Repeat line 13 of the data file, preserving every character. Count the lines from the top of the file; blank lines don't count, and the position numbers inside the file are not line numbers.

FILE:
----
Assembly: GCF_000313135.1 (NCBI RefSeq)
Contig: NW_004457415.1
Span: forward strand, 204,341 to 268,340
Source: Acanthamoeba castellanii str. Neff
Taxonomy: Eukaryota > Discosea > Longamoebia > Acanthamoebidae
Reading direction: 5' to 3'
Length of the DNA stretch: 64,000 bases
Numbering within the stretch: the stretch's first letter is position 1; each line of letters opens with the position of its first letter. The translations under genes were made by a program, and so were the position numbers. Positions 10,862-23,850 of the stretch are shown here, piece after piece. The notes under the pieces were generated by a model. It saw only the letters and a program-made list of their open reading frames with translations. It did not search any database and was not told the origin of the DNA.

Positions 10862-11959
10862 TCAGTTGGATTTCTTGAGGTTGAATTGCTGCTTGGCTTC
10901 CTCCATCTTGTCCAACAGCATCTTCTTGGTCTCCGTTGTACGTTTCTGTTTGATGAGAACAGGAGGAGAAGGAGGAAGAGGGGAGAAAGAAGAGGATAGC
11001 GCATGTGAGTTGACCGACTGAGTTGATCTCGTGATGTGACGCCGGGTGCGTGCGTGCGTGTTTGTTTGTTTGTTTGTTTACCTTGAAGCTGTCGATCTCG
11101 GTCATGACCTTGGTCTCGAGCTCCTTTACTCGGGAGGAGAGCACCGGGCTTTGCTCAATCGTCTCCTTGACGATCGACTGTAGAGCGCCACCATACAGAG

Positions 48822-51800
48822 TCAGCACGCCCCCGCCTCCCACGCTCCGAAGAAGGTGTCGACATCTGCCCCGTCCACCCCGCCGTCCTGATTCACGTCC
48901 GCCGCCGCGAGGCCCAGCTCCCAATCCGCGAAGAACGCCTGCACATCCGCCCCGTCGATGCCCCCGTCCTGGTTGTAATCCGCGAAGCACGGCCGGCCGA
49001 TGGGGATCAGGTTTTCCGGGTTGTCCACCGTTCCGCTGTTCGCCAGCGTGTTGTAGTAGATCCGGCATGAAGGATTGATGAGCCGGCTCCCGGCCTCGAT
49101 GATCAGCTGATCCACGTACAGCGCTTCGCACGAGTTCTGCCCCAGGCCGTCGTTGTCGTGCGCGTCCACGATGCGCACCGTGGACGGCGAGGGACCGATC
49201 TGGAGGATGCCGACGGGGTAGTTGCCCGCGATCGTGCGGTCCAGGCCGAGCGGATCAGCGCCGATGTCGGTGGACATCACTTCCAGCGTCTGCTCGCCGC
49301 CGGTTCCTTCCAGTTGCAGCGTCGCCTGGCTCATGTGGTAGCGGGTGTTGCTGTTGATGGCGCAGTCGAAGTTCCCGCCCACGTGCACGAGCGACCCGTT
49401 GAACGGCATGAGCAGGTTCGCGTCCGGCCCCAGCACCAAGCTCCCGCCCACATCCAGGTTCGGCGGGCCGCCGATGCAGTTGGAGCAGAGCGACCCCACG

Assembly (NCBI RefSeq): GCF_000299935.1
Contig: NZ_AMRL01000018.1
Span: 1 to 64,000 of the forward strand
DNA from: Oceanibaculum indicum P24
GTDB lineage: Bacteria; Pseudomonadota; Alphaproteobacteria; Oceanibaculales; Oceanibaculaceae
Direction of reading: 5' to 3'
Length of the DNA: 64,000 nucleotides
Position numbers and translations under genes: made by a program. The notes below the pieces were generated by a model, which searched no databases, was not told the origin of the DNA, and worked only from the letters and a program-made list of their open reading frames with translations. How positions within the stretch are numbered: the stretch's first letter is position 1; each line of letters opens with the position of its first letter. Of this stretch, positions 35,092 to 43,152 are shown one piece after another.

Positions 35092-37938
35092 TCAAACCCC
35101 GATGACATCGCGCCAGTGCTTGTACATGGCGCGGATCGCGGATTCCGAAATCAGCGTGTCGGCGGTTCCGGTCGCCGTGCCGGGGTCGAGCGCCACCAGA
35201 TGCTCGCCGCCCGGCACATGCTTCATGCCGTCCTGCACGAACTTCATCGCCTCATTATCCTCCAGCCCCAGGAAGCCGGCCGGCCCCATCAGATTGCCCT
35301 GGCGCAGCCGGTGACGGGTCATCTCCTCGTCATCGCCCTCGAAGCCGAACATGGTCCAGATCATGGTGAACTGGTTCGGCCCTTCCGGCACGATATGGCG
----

11101 GTCATGACCTTGGTCTCGAGCTCCTTTACTCGGGAGGAGAGCACCGGGCTTTGCTCAATCGTCTCCTTGACGATCGACTGTAGAGCGCCACCATACAGAG